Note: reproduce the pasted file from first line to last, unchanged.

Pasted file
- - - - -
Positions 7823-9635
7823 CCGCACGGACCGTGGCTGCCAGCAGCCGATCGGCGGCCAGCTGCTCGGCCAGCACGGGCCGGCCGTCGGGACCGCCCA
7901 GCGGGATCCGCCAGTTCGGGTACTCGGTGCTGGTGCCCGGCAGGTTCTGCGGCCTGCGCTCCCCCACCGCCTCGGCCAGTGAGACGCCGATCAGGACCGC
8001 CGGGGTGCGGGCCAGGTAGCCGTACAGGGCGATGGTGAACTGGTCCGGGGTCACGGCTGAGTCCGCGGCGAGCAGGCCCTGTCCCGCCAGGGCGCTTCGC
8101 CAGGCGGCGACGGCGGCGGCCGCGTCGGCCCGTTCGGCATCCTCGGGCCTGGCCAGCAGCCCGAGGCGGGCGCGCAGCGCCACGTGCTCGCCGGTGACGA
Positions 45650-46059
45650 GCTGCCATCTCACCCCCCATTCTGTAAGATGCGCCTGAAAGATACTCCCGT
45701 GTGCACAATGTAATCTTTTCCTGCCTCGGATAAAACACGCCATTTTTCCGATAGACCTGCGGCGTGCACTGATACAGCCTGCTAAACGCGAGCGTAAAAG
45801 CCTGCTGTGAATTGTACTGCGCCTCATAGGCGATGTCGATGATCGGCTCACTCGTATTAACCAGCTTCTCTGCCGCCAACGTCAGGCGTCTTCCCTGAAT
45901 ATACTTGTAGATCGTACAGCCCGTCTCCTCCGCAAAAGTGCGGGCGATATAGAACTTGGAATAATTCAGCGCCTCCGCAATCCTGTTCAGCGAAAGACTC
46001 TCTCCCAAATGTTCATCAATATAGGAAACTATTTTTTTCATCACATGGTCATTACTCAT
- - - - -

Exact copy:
Positions 7823-9635
7823 CCGCACGGACCGTGGCTGCCAGCAGCCGATCGGCGGCCAGCTGCTCGGCCAGCACGGGCCGGCCGTCGGGACCGCCCA
7901 GCGGGATCCGCCAGTTCGGGTACTCGGTGCTGGTGCCCGGCAGGTTCTGCGGCCTGCGCTCCCCCACCGCCTCGGCCAGTGAGACGCCGATCAGGACCGC
8001 CGGGGTGCGGGCCAGGTAGCCGTACAGGGCGATGGTGAACTGGTCCGGGGTCACGGCTGAGTCCGCGGCGAGCAGGCCCTGTCCCGCCAGGGCGCTTCGC
8101 CAGGCGGCGACGGCGGCGGCCGCGTCGGCCCGTTCGGCATCCTCGGGCCTGGCCAGCAGCCCGAGGCGGGCGCGCAGCGCCACGTGCTCGCCGGTGACGA
Positions 45650-46059
45650 GCTGCCATCTCACCCCCCATTCTGTAAGATGCGCCTGAAAGATACTCCCGT
45701 GTGCACAATGTAATCTTTTCCTGCCTCGGATAAAACACGCCATTTTTCCGATAGACCTGCGGCGTGCACTGATACAGCCTGCTAAACGCGAGCGTAAAAG
45801 CCTGCTGTGAATTGTACTGCGCCTCATAGGCGATGTCGATGATCGGCTCACTCGTATTAACCAGCTTCTCTGCCGCCAACGTCAGGCGTCTTCCCTGAAT
45901 ATACTTGTAGATCGTACAGCCCGTCTCCTCCGCAAAAGTGCGGGCGATATAGAACTTGGAATAATTCAGCGCCTCCGCAATCCTGTTCAGCGAAAGACTC
46001 TCTCCCAAATGTTCATCAATATAGGAAACTATTTTTTTCATCACATGGTCATTACTCAT